In this article, Stuti Mishra does a case analysis of R v Dudley and Stephens.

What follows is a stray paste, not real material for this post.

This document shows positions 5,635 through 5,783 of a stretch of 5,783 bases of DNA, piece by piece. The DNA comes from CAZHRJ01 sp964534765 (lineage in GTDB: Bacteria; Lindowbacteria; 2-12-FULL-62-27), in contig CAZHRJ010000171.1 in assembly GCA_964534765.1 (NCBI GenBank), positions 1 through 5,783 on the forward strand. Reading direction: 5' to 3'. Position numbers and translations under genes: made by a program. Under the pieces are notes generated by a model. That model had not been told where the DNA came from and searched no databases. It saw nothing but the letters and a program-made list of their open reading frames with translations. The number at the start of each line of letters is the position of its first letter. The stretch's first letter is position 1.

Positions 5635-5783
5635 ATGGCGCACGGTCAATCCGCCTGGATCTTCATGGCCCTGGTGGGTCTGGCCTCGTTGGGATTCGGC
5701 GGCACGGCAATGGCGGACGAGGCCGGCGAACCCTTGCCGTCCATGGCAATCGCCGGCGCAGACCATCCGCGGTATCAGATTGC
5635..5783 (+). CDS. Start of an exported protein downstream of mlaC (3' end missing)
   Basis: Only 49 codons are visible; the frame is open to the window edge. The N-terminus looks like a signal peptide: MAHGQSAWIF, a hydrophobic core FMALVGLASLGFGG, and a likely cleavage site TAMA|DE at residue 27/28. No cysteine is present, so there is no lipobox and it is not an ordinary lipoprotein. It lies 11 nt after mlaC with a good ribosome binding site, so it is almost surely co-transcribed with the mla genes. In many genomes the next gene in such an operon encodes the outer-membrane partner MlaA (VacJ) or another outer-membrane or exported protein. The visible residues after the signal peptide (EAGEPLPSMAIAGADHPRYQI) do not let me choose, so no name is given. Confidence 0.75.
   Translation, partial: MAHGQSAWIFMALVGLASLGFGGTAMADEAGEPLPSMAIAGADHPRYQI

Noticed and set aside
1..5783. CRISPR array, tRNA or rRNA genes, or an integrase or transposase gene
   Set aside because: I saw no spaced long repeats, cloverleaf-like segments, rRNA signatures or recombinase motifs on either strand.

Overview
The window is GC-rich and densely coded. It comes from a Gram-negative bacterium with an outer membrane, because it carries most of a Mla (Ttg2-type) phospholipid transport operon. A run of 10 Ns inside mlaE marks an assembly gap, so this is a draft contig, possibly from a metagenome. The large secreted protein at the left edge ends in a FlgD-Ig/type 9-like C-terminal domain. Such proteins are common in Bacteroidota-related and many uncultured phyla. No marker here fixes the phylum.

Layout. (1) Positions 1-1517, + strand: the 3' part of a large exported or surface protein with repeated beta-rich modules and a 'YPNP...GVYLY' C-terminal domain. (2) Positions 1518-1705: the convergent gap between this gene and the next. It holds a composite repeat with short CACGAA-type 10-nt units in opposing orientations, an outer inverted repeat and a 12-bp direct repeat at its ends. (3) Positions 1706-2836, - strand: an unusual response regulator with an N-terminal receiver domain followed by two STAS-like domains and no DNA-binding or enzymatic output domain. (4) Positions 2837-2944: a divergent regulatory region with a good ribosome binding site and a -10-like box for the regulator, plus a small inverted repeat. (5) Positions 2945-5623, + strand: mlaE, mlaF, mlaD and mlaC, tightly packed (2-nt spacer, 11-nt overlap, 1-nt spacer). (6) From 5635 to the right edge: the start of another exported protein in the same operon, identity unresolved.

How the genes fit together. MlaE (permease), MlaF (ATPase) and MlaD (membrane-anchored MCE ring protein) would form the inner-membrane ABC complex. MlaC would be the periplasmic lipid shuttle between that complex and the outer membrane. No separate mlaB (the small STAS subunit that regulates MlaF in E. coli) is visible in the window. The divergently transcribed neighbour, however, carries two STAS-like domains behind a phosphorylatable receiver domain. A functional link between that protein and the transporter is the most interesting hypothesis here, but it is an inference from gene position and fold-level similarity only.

The widely famous case of R v Dudley and Stephens which deals with the taboo act of cannibalism asks the debatable question of having necessity as a defence. The case brings forth the beastly side of human nature and shows how it is triggered when faced with helplessness and proximity to death. The situation is that four men from an English ship, Mignonette face a storm and are trapped in a boat thousand miles from the land in the sea without sufficient food or water. After extinguishing their meagre food they are left with nothing but the vast sea without any sight of land. After going without food and water for seven days, the captain of the ship, Thomas Dudley decides that a lot should be drawn to sacrifice one of the four men so that the other three could survive by feeding on his flesh to which Edward Stephans agreed. Ned Brooks refused to follow the method and the cabin boy Richard Parker was not consulted. After some days Dudley and Stephens decided to kill the boy. After the killing, the three men fed on the boy’s flesh for four days and then they were rescued. Both the men were tried first at Falmouth then released on bail, and in November stood trial before a judge, Baron Huddleston, and jury at Exeter. There the jury, at the instigation of the judge, found a special verdict, setting out the facts and leaving it to the court to decide whether the men were guilty of murder. In 1884, this procedure had long been neglected: it was specially revived for the occasion. By various procedural devices, it was decided to bring the case before a bench of five judges constituting the Queen’s Bench Division in London. They were found guilty of murder. They were sentenced to death but later their sentence was reduced to life imprisonment. It was held that necessity is no defense for a crime.